What Has Gone Before: Research Into Self-Presentation Online

Literature on self-presentation online all agrees on one particularly salient point; an online environment offers a level of control over the self that one shows previously unheard of. As far back as 1959, Erving Goffman addressed the presentation of self in everyday life, writing at length about how personal presentation was enacted throughout daily life, whether unconscious or conscious, in order to create a particular portrayal of oneself towards observers. He addressed the fact that this was not a flawless method of attitude management, as there will always be subtle cues that can’t be controlled without great difficulty by the ‘actor’. This is, of course, not the case any more. With the rise of computer-mediated communication, a persona can be micro-managed to the point of complete control. Internet scholar Sherry Turkle wrote in her 1995 study Identity In The Age Of The Internet ‘you can completely redefine yourself if you want. You don’t have to worry about the slots other people put you in as much’, and this exemplifies how personality works online. Much literature on the subject of blogging has addressed the balance between presenting the self as truthfully as possible whilst presenting the self as positively as possible and Twitter, with it’s emphasis on the idea of ‘what are you thinking’ micro-blogging, walks the line between the two like a tightrope. The need to highlight positive attributes of a self online is mitigated versus the desire to present a true, authentic self to others is apparent for any person in an online community, and this extends – perhaps even more meaningfully – to celebrity self-presentation – Nicole Ellison et al. saw the contradiction of honesty/appeal as inherent to computer-mediated communication on dating sites; this can be applied to celebrity self-presentation by seeing this online dating as a form of online marketing.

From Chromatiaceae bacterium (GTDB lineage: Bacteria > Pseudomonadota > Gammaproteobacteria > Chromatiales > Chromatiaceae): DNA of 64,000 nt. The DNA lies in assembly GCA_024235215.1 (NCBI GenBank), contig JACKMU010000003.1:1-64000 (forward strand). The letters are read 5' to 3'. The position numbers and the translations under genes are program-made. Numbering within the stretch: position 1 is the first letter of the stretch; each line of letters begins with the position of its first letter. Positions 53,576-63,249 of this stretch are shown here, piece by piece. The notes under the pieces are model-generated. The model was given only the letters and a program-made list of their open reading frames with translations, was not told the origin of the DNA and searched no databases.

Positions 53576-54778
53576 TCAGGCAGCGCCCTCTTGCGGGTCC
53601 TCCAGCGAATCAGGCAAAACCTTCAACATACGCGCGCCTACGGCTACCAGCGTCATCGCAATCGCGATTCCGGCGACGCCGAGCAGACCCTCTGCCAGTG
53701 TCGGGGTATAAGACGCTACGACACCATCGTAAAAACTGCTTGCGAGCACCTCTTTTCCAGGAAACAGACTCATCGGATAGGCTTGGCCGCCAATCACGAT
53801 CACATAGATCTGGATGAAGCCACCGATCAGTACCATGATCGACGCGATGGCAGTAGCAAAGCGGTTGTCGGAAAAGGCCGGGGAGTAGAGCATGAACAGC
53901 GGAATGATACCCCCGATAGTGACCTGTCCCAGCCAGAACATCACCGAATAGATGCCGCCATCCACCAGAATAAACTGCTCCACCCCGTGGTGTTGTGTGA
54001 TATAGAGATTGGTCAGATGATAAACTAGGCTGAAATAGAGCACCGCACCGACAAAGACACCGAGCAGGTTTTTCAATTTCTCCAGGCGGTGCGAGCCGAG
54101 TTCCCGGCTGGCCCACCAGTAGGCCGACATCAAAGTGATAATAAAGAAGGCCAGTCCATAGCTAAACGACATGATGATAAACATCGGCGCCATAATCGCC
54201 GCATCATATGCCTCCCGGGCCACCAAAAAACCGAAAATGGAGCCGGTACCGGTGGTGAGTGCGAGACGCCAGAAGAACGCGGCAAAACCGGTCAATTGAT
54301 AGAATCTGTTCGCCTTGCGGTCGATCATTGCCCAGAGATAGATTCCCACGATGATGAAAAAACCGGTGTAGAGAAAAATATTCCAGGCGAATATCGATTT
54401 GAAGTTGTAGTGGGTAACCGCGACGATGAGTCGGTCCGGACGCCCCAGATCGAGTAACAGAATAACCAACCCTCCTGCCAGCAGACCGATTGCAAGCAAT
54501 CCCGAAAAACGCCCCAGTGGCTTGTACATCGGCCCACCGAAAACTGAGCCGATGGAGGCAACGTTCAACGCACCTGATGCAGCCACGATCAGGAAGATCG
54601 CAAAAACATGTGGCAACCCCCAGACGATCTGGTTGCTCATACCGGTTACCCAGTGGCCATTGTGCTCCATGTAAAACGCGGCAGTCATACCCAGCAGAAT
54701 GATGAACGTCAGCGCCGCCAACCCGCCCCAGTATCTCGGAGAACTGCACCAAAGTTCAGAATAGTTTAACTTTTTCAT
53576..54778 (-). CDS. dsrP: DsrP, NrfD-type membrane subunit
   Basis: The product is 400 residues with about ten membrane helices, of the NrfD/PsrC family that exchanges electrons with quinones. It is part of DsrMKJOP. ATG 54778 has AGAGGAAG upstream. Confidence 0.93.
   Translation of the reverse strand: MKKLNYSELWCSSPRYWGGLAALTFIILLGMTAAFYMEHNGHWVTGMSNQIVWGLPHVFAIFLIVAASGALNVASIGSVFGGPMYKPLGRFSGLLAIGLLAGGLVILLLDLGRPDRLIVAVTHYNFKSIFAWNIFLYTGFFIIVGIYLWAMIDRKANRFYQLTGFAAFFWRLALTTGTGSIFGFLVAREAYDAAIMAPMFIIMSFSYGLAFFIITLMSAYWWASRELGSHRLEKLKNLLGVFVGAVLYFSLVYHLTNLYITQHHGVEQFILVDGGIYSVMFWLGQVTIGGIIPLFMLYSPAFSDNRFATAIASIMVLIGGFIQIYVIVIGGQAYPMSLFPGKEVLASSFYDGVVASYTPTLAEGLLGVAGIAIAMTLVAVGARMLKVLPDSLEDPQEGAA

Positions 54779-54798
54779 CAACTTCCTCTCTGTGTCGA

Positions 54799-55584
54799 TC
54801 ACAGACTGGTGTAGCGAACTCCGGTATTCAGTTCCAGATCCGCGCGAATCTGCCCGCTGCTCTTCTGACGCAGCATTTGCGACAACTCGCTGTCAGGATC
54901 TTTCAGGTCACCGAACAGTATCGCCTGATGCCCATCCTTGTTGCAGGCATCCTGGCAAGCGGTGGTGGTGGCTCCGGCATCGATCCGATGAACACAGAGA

Celebrities are by their very nature ‘created’ personas in many ways; for whatever reason they are celebrities, this prejudice from the public will colour any view of them. How they then present themselves through Twitter was seen in research by David Marshall to have to address a number of different subjects and facets of their personalities; their presentation of their personality is interspersed with self-promotion, marketing tweets and other information we would not expect to see from ordinary members of the public.
The fact remains that celebrities are not anonymous – anything but, in fact – outside of their self-presentation. Qian & Scott discuss at the beginning of their investigation into anonymity and self-disclosure how ‘self disclosure can be risky because it may invite ridicule or even rejection’ but I must take into account that, whilst this might be true, typically the most embarrassing moments of disclosure for celebrities occur in the media outside of their influence. Might it be the case then that celebrities will use Twitter for (what they might consider) their honest self-presentation, free of media spin, or is it simply another medium for marketing themselves in a completely self-controlled style? Kaye Trammell believes it to be a combination of the two, differing between celebrities. I feel this is probably the most reasonable judgement, and so will be using this as my primary inspiration for judging how celebrity self-presentation on Twitter works and what it hopes to achieve.


Dance, Monkeys, Dance: How Celebrities Are Self-Presented Through The Medium Of Twitter

One only needs to examine the magazine rack of any corner shop or supermarket to see we, as Western culture, are obsessed with celebrity. It’s been suggested we use public figures in order to fulfil the inherent craving our society has for bonding over shared experience of people, something in bygone years we would have sated with garden-wall gossip with the neighbours. Twitter is no exception; many people’s first ‘followee’ is a celebrity – Stephen Fry, Lady GaGa and Justin Beiber combined have over 20,000,000 followers – and trending topics regularly result from one celebrity’s tweet to their fans or simply a snowballing of affection or hatred from the tweeting masses.